If you haven’t heard about Beyoncé’s performance during the half-time show at Super Bowl XLVII, then you must answer this question for me. Where have you been? If you haven’t seen it, you better get watching (hosted externally on NFL.com, YouTube video unavailable).
I don’t plan to sit here and praise Beyoncé. Although I loved her performance and have been a fan of hers since the early days of Destiny’s Child, I want to look at the bigger picture. If you watch the performance I’ve linked above (if it is taken down due to copyright, please let me know) you’ll see that it is far more than a spectacle. A stage with 2 faces of Beyoncé, fire, fireworks shooting out of a guitar, a crowd of crazy fans and a giant statue of “Queen B” herself. But, do you remember why the show was taking place to begin with?
It was never supposed to be about Beyoncé. The Super Bowl is first and foremost, a sports final for the National Football League in the United States. The night was supposed to be about the two finalists, the Baltimore Ravens and the San Francisco 49’ers. However, as I scroll through Google News the 2nd most popular news story is still Beyoncé’s performance during the half-time show. Earlier today, it was the most popular. Not the fact that the Ravens dominated in the 1st half. Not that the 49’ers made a comeback in the 2nd half, only to lose in the end by a mere 3 points. It is all about Beyoncé and the reunion of Destiny’s Child.
There are numerous articles with different takes. Can Beyoncé top Madonna’s record set at last year’s show? Will she join the ranks of the Top 5 surprise performances? Beyoncé’s style revolution, and the most interesting of them all…did Beyoncé cause the power blackout that took place during the second half and stopped the game? Let’s not forget the news coverage that took place asking about whether she would sing live or not following her lip-syncing at the US Presidential inauguration.
So, what happened to create a situation where the most media and audience attention is placed on the performance rather than the actual sport? It’s important to look back to the year 1993. Super Bowl XXVII was held in California, and its half-time performer was none other than Michael Jackson.
In the process, it became the first ever half-time show that actually boosted the SuperBowl’s ratings and led to ratings boosts that continue to break records, all because of the superstar performers that take part in the show. There’s no denying that Michael Jackson was, and continues to be, one of the most influential performers in history. What has become clear, is that he even managed to shift the focus of one of the biggest annual sporting events in the world.
Another aspect, is the world of social media. According to Mashable, Beyoncé’s performance generated 268,000 tweets per minute during its finale, 257,500 tweets per minute during the Destiny’s Child performance and 252,200 tweets per minute during the performance of her song “Single Ladies”. 200 Beyoncé related photos were appearing on Instagram per second. On Facebook, mentions for Beyoncé’s name rose 49,000%. The half-time show garnered 4.3 million social comments, which is more than the 2012 Oscars and Madonna’s previous year’s performance could attain. Back when Michael Jackson performed, social media didn’t exist. People couldn’t communicate the way they can now. Being able to update second by second, was impossible. Even some of the most popular journalists in the world took part, such as Piers Morgan.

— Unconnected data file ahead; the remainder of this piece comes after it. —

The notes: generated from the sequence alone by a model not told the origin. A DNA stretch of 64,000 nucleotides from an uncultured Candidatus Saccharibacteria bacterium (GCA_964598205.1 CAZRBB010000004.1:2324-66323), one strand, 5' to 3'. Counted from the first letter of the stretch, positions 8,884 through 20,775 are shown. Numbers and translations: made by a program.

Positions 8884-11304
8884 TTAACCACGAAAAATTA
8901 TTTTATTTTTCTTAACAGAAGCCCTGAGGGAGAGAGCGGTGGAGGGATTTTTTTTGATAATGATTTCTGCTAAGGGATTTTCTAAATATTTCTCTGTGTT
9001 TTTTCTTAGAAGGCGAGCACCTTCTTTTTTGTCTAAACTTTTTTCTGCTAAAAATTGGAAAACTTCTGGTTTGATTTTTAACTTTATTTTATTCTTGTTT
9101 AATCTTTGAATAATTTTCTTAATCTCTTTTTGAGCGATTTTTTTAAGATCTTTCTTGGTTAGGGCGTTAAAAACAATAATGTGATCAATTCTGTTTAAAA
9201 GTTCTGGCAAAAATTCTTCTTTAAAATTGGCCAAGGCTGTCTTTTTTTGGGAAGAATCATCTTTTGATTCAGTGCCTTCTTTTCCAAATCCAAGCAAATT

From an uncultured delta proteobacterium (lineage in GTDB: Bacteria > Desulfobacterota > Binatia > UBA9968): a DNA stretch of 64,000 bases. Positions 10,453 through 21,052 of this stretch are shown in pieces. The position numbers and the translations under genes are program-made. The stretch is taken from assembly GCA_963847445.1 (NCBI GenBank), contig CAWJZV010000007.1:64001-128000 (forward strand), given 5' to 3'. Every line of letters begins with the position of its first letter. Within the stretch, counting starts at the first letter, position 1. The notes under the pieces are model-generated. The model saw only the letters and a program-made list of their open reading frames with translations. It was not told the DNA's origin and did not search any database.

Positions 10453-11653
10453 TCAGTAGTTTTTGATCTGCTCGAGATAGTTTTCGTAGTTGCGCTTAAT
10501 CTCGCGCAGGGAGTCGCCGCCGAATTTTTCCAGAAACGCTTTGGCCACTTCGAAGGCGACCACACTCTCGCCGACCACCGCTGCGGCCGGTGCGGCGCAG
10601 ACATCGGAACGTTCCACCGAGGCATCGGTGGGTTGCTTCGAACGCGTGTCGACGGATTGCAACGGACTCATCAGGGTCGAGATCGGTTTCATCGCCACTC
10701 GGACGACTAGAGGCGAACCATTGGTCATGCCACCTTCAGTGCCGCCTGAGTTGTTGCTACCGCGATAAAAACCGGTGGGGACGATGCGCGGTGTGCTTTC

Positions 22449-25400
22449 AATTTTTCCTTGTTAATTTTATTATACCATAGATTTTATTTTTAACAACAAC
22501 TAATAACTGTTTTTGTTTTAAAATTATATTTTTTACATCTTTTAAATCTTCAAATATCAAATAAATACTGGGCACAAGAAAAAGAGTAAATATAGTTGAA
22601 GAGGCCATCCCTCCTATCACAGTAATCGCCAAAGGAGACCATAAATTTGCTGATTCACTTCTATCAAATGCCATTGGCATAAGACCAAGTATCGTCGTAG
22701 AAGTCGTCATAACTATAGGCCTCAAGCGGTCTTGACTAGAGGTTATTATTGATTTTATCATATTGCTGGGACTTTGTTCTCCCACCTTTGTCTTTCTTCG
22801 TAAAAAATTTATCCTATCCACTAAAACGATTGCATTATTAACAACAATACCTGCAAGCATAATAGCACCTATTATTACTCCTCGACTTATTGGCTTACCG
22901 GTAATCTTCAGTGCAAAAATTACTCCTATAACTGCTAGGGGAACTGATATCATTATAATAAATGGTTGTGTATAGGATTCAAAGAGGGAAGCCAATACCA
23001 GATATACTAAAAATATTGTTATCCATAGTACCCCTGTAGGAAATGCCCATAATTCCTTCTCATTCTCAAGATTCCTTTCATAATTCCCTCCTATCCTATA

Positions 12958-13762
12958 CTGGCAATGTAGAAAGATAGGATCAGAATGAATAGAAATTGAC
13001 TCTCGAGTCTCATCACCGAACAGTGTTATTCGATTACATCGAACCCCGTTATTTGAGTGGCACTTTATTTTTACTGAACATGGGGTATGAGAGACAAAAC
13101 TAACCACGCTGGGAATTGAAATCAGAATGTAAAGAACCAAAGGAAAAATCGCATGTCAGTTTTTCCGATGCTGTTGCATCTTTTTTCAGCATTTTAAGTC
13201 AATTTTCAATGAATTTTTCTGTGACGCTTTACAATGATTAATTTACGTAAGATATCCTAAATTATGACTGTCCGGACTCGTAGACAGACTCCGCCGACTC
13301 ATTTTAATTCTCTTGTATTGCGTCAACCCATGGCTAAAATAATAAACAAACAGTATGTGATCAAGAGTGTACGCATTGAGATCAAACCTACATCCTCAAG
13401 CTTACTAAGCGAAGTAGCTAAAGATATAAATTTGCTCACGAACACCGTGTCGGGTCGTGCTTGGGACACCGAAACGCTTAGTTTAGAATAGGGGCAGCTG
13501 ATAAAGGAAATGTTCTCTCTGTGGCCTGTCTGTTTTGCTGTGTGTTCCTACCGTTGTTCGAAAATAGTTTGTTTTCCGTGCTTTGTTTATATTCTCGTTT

— Piers Morgan (@piersmorgan) February 4, 2013
There’s no doubt that Beyoncé’s star impact had a substantial effect on the performance. It does beg the question of how more effective and record-breaking Michael Jackson’s performance could have been had such mediums existed. His performance saw the momentum shift from the sport to the performance, and it’s clear that the gap between them both will only continue. It doesn’t matter to a lot of people that the game was entertaining, or that there was a power outage. All that matters to them, is that Beyoncé put on the performance of her life and entertained millions. Is it a coincidence that she announced her first world tour in almost 4 years only hours after the performance? Definitely not. She’ll probably sell out each date with ease.
Of course, the NFL does benefit from this. While they are no longer the focus, they are the reason such a monumental show exists. Their international base is growing, with games being played internationally on a regular basis. If last year’s show is anything to go by, this year will see another boost to their already record-setting ratings. The NFL is growing from strength to strength because of the spectacle presented. Sports fans will still care about the competition, and the football will still be an important part of the event. They will probably charge more than the $4 million they asked for this year for each 30 second advert. What the NFL has created, is a platform for their organisation to boost themselves with.
Beyoncé may have been the star last night, but the NFL are the ones who are truly going to reap the benefits from having one of the biggest stars in the world grace their stage for 12 minutes.
No doubt they’re already planning how to continue those benefits at Super Bowl XLVIII (taking place on February 2nd, 2014).